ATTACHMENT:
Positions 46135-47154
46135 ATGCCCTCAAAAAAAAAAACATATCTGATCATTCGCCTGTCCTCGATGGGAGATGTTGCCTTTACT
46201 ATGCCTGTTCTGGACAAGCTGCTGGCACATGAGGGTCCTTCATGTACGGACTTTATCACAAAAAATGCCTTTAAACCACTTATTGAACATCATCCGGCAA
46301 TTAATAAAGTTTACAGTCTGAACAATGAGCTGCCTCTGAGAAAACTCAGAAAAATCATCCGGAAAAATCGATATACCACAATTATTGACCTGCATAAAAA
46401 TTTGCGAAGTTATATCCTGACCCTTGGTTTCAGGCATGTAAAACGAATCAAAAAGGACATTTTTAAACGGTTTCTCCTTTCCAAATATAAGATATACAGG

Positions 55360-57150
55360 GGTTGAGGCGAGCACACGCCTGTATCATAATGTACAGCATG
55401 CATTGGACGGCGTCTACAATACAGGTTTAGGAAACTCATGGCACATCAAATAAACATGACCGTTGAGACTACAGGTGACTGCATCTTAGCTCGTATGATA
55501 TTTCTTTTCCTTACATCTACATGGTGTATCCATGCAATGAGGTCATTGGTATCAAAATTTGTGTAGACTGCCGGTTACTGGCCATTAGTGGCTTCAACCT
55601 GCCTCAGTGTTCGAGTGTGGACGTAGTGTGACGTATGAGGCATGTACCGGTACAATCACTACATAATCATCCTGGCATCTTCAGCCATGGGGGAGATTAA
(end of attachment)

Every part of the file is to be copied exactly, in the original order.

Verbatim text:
Positions 46135-47154
46135 ATGCCCTCAAAAAAAAAAACATATCTGATCATTCGCCTGTCCTCGATGGGAGATGTTGCCTTTACT
46201 ATGCCTGTTCTGGACAAGCTGCTGGCACATGAGGGTCCTTCATGTACGGACTTTATCACAAAAAATGCCTTTAAACCACTTATTGAACATCATCCGGCAA
46301 TTAATAAAGTTTACAGTCTGAACAATGAGCTGCCTCTGAGAAAACTCAGAAAAATCATCCGGAAAAATCGATATACCACAATTATTGACCTGCATAAAAA
46401 TTTGCGAAGTTATATCCTGACCCTTGGTTTCAGGCATGTAAAACGAATCAAAAAGGACATTTTTAAACGGTTTCTCCTTTCCAAATATAAGATATACAGG

Positions 55360-57150
55360 GGTTGAGGCGAGCACACGCCTGTATCATAATGTACAGCATG
55401 CATTGGACGGCGTCTACAATACAGGTTTAGGAAACTCATGGCACATCAAATAAACATGACCGTTGAGACTACAGGTGACTGCATCTTAGCTCGTATGATA
55501 TTTCTTTTCCTTACATCTACATGGTGTATCCATGCAATGAGGTCATTGGTATCAAAATTTGTGTAGACTGCCGGTTACTGGCCATTAGTGGCTTCAACCT
55601 GCCTCAGTGTTCGAGTGTGGACGTAGTGTGACGTATGAGGCATGTACCGGTACAATCACTACATAATCATCCTGGCATCTTCAGCCATGGGGGAGATTAA